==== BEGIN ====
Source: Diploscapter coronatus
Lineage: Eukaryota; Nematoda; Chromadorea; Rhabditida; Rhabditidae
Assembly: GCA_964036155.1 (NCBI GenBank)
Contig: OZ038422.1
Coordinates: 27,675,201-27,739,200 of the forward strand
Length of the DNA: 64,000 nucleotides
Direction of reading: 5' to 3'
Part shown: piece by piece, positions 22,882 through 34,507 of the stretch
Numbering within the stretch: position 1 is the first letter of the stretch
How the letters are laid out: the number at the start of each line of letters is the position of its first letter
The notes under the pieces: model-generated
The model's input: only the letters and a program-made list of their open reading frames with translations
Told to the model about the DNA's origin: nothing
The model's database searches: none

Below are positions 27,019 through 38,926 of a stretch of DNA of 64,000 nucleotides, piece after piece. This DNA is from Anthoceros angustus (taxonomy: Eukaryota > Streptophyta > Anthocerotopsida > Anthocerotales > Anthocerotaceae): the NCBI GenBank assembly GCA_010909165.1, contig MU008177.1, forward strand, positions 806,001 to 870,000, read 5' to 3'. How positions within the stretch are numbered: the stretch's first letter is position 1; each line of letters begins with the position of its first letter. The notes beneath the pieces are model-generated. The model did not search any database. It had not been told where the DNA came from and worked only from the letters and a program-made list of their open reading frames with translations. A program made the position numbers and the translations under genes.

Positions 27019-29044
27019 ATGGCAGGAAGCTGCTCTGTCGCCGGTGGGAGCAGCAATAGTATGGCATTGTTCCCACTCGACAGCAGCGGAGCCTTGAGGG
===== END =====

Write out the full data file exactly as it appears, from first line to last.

Source: Diploscapter coronatus
Lineage: Eukaryota; Nematoda; Chromadorea; Rhabditida; Rhabditidae
Assembly: GCA_964036155.1 (NCBI GenBank)
Contig: OZ038422.1
Coordinates: 27,675,201-27,739,200 of the forward strand
Length of the DNA: 64,000 nucleotides
Direction of reading: 5' to 3'
Part shown: piece by piece, positions 22,882 through 34,507 of the stretch
Numbering within the stretch: position 1 is the first letter of the stretch
How the letters are laid out: the number at the start of each line of letters is the position of its first letter
The notes under the pieces: model-generated
The model's input: only the letters and a program-made list of their open reading frames with translations
Told to the model about the DNA's origin: nothing
The model's database searches: none

Below are positions 27,019 through 38,926 of a stretch of DNA of 64,000 nucleotides, piece after piece. This DNA is from Anthoceros angustus (taxonomy: Eukaryota > Streptophyta > Anthocerotopsida > Anthocerotales > Anthocerotaceae): the NCBI GenBank assembly GCA_010909165.1, contig MU008177.1, forward strand, positions 806,001 to 870,000, read 5' to 3'. How positions within the stretch are numbered: the stretch's first letter is position 1; each line of letters begins with the position of its first letter. The notes beneath the pieces are model-generated. The model did not search any database. It had not been told where the DNA came from and worked only from the letters and a program-made list of their open reading frames with translations. A program made the position numbers and the translations under genes.

Positions 27019-29044
27019 ATGGCAGGAAGCTGCTCTGTCGCCGGTGGGAGCAGCAATAGTATGGCATTGTTCCCACTCGACAGCAGCGGAGCCTTGAGGG